These measures involve minimal to no funds and require little effort to ensure that all systems and components are calibrated and tuned to function properly. TAB and commissioning are included as a combined effort to:
|Medium-Effort Measures: Minor Repairs, Replacements, and Upgrades|
These measures involve minimal investment to implement. Many upgrades can be completed by in-house personnel; however, some may require minimal contractor commissioning. Medium-effort measures include:
|High-Effort Measures: Entire System Renovation, Modification, and Construction|
These measures involve significant funds, contractors, and commissioning for complete system renovations. They also require significant effort for project management. High-effort measures include:
Additional details on specific improvement measures are include in the HVAC resource map.
Owner/Lab Manager Project Management
Labs are constructed for those who occupy and work within the space—and the space exists for only one reason: to support the researcher. Deficiencies in infrastructure, design, or construction can prevent the laboratory from fulfilling its purpose. Managing the effect of the project on lab activities is often delegated to a lab manager who may be inexperienced or unfamiliar with the myriad of technical requirements unique to labs. Lab management experience doesn't always prepare one to maximize the results of a lab renovation.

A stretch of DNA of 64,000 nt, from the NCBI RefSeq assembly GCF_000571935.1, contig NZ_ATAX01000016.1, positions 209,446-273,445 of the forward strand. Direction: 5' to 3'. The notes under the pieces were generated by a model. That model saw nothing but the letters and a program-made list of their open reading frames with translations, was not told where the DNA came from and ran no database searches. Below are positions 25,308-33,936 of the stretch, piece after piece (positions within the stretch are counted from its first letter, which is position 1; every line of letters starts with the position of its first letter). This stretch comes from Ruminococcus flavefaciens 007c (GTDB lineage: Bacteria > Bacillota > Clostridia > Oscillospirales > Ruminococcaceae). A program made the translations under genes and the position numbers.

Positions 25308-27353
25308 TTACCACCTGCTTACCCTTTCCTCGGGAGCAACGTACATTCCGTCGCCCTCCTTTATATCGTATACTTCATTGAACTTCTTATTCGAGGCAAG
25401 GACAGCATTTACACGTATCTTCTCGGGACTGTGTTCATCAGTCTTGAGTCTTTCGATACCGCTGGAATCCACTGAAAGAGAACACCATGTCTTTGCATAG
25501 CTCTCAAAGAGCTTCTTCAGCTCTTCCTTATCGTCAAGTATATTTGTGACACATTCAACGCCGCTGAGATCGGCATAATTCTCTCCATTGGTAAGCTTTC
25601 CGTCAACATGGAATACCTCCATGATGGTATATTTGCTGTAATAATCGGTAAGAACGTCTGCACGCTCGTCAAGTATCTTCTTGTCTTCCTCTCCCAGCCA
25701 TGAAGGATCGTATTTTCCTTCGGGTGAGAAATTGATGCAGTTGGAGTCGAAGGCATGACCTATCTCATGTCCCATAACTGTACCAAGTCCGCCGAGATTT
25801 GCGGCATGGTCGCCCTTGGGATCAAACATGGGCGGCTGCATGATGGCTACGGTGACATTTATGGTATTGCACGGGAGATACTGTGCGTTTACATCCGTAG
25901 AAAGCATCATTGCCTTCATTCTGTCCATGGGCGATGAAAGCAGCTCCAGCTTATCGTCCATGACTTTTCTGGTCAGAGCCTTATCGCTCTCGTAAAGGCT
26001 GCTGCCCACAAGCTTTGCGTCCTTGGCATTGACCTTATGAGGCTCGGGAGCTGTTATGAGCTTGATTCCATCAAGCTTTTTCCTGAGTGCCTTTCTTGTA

It is essential that the owner's lab representative be involved in the pre-planning, planning, and design phases so that when construction is initiated, the team members are fully invested in the process and have a clear understanding of the goals and objectives of the project. At a minimum, the lab manager will play a critical role as head of the users' group.
Construction/Renovation Project Management
Project managers may arise from different backgrounds, but they must be skilled in sensibly balancing end user needs with top management desires for on-time schedule completion and budget control.
There are four critical success factors for effective construction project management in labs:
Process: The process must be well defined and articulated to be understood by all participants. The plan must be comprehensive from pre-design through post-construction.
Communication: Clear lines of communication and clear lines of authority are essential and should be comprehensively defined from pre-design through post-construction.
Champion: The champion is someone who can articulate the need for the project, drive progress, and remain committed to the success of the project. There must be a direct line of communication to the administration, and the champion should have the confidence of stakeholders including users and administration. The champion should be with the project from start to finish.
Design Professional: The selection of the design professional is critical to the success of the project because this individual usually recommends the participation of others including engineers and specialty consultants. The design professional should be able to demonstrate successful completion of at least one project of similar scale and in a relevant scientific area.